“It’s only a precaution. Evalan...”
Blinking rapidly, the youngster turned at the sound of his father’s soft summons.
“We are well protected. And I will not let any harm befall you.”
“Sorry, Father. I will try to be brave.”
Edmon’s smile widened; he reached over and gripped his son’s hand. “I do not doubt that you are.”
Despite his father’s encouraging words, Evalan struggled to return his smile. He didn’t want to disappoint his father but was already aware of how different he was to Leah, that he wasn’t as active as she was. Even though there was eight years between them, lately he’d developed a habit of comparing himself to her. Whenever Edmon spoke of Leah, it was clear how proud he was of her; Evalan wondered how much fatherly pride showed when his father spoke of him. He hoped, in five years’ time, when he started his warrior training, he would find something akin to his sister’s enthusiasm.
Evalan turned to Maeve as she laid a gentle but firm hand on his shoulder. She didn’t say a word, merely smiled, and he knew that, no matter what, at least one parent loved him as he was.
“Why so thoughtful?” Maeve reached out to smooth his sunny-gold hair.
“I miss... I wish Leah was here, with us.” With me...
“She can’t miss her training,” said Edmon.
“She used to, before.”
“True, but now that you’re here, she doesn’t have to.”
He opened his mouth but could not think of a good enough argument, and so forced his thoughts back to the brigands who made their home in the forest of Grimwood. “Father, isn’t there a way for the brigands to come away from the Grimwood?”
He shook his head. “There have always been brigands there, since before Oren built Orenheart. That’s their place, their home–”
Edmon turned his attention to Geren.
The sturdily built man was not only the king’s second in command but a trusted friend as well. His beard and moustache hid his smile but his mirth was always reflected in his grey eyes. Evalan was especially fond of him for Geren always found time for the young boy. “We’re approaching Turis, my lord.” He referred to one of the many settlements they would pass on their way to Kurabar. The royal party made it a point to stop at as many as possible without lengthening their journey by too many days.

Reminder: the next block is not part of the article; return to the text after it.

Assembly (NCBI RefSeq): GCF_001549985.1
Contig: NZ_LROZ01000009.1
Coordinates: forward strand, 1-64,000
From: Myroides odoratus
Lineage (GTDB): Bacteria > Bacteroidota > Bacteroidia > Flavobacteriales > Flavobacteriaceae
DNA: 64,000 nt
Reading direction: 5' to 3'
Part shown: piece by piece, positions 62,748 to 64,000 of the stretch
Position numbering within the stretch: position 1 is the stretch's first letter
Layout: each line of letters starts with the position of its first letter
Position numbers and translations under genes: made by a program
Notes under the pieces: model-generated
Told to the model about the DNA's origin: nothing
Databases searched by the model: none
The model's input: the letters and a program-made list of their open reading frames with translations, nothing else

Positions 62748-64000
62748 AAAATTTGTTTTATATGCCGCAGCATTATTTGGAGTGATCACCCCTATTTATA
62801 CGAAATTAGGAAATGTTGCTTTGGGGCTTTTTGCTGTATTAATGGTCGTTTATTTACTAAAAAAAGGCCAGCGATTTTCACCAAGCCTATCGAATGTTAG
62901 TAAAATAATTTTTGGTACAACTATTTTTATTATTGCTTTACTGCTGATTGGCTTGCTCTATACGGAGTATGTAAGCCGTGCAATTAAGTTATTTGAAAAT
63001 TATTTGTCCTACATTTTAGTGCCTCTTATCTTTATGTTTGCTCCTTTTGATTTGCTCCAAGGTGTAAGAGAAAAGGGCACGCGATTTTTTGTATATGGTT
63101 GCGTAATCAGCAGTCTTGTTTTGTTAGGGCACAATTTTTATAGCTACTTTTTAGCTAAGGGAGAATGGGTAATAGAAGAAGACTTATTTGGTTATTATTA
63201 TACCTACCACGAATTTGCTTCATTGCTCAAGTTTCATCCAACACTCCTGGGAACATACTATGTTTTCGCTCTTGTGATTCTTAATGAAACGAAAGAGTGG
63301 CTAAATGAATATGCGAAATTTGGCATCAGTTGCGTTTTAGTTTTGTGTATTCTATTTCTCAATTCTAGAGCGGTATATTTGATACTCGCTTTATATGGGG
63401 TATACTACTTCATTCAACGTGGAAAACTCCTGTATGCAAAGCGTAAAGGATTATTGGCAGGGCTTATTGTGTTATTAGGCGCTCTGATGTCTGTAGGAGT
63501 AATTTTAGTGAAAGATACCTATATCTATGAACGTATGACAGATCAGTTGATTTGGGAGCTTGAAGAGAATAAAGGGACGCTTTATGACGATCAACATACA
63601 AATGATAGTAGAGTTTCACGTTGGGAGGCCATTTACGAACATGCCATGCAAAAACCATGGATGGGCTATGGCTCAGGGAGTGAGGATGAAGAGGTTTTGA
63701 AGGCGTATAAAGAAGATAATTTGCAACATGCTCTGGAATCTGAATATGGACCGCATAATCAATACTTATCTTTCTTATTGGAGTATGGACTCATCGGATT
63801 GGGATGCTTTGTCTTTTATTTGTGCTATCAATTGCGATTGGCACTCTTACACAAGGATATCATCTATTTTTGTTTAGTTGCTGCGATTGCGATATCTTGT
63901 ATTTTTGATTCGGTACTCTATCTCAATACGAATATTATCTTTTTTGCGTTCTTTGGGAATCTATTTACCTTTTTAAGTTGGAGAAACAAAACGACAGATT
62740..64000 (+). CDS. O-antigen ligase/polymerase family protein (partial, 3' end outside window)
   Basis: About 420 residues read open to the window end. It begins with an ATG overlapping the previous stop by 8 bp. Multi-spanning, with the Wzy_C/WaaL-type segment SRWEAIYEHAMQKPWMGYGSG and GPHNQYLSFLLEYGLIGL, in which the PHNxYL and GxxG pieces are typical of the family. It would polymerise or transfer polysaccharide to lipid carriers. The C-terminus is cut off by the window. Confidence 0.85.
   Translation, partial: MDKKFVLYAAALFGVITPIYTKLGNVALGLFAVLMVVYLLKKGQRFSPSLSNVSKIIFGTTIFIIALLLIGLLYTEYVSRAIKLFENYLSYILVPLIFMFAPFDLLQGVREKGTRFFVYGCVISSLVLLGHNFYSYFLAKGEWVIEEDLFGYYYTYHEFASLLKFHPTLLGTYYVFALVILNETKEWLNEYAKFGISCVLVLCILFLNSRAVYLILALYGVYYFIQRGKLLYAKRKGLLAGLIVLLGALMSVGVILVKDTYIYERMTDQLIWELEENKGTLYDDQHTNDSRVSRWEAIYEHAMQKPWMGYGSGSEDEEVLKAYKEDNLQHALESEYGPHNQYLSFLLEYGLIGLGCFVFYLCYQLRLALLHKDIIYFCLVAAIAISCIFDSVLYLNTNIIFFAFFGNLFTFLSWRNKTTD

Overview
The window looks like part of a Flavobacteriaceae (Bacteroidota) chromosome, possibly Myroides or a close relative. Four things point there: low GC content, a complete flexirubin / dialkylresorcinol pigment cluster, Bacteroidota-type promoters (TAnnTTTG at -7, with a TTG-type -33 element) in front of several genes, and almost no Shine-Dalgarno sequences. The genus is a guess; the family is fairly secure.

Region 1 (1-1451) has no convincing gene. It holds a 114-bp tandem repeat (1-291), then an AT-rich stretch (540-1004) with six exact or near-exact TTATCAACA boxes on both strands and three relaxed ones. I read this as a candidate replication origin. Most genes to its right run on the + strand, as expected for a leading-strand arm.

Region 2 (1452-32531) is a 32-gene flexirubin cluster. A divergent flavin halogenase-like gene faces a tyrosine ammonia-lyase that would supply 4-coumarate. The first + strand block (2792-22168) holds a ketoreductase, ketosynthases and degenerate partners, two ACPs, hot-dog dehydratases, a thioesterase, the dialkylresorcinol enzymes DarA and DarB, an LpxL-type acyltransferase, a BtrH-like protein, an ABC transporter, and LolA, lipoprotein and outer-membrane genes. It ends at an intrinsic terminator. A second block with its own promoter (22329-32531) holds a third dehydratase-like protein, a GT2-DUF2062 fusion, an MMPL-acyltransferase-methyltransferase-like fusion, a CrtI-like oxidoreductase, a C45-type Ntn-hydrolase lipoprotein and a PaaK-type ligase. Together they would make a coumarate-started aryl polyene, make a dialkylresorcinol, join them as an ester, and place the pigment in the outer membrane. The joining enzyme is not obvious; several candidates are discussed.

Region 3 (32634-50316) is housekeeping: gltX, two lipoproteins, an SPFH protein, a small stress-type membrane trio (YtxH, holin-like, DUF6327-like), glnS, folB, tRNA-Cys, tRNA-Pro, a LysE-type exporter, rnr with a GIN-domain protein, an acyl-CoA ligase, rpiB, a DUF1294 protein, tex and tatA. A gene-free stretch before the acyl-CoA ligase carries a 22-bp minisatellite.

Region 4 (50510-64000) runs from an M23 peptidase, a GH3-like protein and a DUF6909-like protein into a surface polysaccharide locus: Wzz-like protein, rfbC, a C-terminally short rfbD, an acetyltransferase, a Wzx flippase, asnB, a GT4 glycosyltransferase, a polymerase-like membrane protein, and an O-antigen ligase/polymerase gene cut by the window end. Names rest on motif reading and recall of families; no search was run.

“We will stop, Geren, but only briefly.”
“Yes, my lord. I’ll send two warriors ahead to inform them of our arrival.”
The sun was just beginning its westward journey when the royal procession came within sight of the settlement of Sorin, where they would spend the night. To better protect the royal family, each night on the road was always spent in a settlement.
This one was slightly larger than the others they’d passed, but Evalan could see that it was laid out in a similar manner. A fenced border marked its territory. Simple wood houses with thatched roofs sprouted from the ground in no planned order. But further into the settlement, the houses grew slightly in stature until the elder’s house, which was much wider to accommodate, not only the elder’s extended family but also any visiting guest.
Realising that the people were all gathered around the well, Evalan smiled in what he hoped was an engaging manner. He waited for Edmon to dismount and help Maeve, who, despite her riding gown and cloak, came off her horse gracefully. He, however, almost got tangled up in his cloak, and hurriedly composed himself to be presented to the elder.
Then Evalan noticed the large table outside the elder’s house with some smaller tables dotted around. Because of the good weather, it seemed that the evening meal was to be served outside. Evalan’s stomach growled as the tempting aroma of roasted meats assailed his nostrils. Soon he was being led along with his parents to the head table as torches were lit to brighten the gradually darkening evening. In spite of being the youngest at the elder’s table, he wasn’t left out of the conversation, adding to his enjoyment of a special night.